Reflections from the World Water Week side event “Water legislation reforms: securing environmental concerns and renewable energy”
From the legislative side of things I’ve heard it being said several times lately – that when most of the actors you engage with are a bit unhappy, you’re probably doing a pretty good job! This statement was something to ponder during the discussions around water legislation and hydropower during the World Water Week.
A typical year hydropower accounts for roughly half of the electricity generation in Sweden and apart from being a renewable source of energy, it has a rather unique attribute in terms of its ability to
balance more intermittent energy sources such as solar and wind. It thus plays a very important and possibly so growing role in the Swedish – and going forward, not only the Nordic but also the European – energy market(s).
That being said, most of the hydropower production in Sweden was developed in the mid-20th century and licensed under older Swedish Law with limited environmental concern. Hydropower production does impact ecosystems and the services they provide, and a large part of Swedish rivers are today seriously altered because of hydropower plants and dams.
The side event highlighted possible implications of water legislation reforms, while emphasizing opportunities for meeting environmental concerns through case studies from Norway and Australia, having gone through similar processes. After a warm welcome by moderator Johan Kuylenstierna, SEI (Stockholm Environment Institute), Stefan Berggren from the Ministry of Environment gave on overview of the Swedish Ministry Inquiry on Water Activities, which delivered its final report in June 2014 to Lena Ek, Minister of the Environment.
Marit Carlsen, NVE (Norwegian Water Resources and Energy Directorate) Norway, spoke of the Norwegian licensing system, where e.g. licenses differ vs Sweden in that they carry an intrinsic time limit. Marit also brought up a NVE/NEA (Norwegian Environment Agency) study about hydropower concessions and prioritizations based on cost/benefit analysis – environmental improvement vs. estimated production loss – in a sense similar to the Swedish strategy for workarounds in hydropower (Strategi för åtgärder i vattenkraften) recently launched by the Swedish Energy Agency and the Swedish Agency for marine and water management.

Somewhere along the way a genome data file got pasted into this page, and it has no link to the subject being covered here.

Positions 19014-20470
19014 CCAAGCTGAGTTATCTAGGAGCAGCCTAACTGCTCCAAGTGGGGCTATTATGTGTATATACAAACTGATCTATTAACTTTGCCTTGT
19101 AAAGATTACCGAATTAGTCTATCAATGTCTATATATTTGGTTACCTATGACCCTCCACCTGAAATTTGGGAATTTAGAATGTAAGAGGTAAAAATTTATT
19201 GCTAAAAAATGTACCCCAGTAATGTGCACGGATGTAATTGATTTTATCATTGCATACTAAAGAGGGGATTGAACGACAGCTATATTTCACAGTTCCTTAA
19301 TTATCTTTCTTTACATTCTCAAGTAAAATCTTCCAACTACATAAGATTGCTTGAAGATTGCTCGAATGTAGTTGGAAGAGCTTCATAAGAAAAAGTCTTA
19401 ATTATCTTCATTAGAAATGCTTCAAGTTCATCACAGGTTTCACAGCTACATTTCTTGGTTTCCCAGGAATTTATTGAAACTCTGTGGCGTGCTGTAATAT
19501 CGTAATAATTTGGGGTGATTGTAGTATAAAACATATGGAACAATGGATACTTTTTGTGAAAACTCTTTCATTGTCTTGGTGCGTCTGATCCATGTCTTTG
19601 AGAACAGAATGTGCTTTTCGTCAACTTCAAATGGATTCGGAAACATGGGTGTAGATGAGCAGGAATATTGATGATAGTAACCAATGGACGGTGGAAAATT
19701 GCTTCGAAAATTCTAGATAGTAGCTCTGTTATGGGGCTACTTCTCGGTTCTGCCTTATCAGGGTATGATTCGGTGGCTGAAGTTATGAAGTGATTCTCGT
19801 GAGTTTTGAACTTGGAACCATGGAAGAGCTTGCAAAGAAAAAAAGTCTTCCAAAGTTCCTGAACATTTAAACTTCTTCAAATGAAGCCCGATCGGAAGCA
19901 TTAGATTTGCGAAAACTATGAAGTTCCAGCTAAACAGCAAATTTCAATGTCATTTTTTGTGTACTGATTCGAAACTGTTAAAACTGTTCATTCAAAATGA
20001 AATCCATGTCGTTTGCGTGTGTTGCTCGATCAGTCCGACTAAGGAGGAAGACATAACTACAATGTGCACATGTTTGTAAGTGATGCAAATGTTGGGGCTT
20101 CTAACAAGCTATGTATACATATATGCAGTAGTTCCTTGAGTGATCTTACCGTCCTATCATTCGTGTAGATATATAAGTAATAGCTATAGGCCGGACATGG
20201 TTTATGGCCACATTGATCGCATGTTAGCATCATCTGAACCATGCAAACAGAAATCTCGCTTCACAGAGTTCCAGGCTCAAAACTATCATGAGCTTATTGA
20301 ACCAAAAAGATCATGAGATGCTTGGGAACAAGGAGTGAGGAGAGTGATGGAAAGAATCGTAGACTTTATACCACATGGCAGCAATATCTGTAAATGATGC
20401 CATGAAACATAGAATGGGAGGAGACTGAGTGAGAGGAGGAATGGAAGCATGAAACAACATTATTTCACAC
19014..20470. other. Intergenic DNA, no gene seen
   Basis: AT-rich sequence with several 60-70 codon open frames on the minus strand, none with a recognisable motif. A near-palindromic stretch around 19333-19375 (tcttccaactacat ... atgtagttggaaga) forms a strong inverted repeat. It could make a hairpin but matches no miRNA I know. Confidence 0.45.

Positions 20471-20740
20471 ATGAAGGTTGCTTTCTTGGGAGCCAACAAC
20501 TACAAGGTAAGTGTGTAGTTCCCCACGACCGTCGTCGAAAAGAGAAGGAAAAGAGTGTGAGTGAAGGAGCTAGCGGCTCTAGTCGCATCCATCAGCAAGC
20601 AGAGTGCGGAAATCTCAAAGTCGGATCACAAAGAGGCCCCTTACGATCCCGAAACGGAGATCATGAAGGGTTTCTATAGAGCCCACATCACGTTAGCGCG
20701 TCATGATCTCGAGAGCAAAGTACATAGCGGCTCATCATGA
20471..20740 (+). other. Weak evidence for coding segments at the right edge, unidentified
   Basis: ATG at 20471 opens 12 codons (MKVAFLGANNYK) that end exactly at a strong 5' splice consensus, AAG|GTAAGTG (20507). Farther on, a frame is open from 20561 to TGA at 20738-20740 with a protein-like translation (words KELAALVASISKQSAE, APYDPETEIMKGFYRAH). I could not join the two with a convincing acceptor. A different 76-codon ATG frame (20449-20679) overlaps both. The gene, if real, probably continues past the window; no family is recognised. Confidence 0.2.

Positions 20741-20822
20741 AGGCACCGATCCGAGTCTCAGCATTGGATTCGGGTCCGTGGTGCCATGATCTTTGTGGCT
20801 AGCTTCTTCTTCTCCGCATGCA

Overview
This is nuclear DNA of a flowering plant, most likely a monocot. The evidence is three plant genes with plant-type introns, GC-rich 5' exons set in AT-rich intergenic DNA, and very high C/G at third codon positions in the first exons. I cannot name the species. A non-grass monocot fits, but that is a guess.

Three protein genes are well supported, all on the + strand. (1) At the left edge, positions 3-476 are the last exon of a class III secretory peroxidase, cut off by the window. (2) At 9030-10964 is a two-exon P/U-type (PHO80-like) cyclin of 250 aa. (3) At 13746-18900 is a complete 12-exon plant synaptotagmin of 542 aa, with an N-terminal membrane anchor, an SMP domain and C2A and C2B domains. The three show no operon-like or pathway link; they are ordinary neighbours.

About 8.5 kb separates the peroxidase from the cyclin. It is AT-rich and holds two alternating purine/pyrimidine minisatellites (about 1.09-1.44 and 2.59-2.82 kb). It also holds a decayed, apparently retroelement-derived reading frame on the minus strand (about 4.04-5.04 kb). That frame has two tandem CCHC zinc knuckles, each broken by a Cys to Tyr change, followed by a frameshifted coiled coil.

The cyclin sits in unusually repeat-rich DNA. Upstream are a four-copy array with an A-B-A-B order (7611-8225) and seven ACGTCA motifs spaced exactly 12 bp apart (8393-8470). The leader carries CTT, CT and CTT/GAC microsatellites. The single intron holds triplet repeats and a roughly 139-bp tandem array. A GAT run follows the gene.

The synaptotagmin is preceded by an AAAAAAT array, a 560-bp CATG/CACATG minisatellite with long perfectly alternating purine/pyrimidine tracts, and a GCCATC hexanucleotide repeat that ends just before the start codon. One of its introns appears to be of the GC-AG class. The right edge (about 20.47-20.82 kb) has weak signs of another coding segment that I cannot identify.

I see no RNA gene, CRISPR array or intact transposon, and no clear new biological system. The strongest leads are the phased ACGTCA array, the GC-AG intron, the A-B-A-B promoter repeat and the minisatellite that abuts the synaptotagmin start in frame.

Pernille Lund Hoel from WWF (World Wide Fund for Nature) Norway, addressed water management challenges such as costs of mitigating measures and an overall lack of knowledge, while highlighting opportunities by taking a holistic approach, prioritizing «win-win» cases by upgrading installations in old power stations and through implementation of best environmental standards in new projects. Russell James from the Murray–Darling Basin Authority (MDBA, Australia) spoke of how the alignment of various factors – amongst them: sound public policy, the ability to build on the legacy of previous reforms and not the least (authors own emphasis) – political support at highest levels, all played an important role in paving the way for water legislation reforms in MDBA.
So, coming back to the beginning while reflecting on the hydropower environmental mitigation measures put forth in the Swedish Ministry Inquiry on Water Activities, it’s perhaps not too far off to think that the authorities are doing a pretty good job!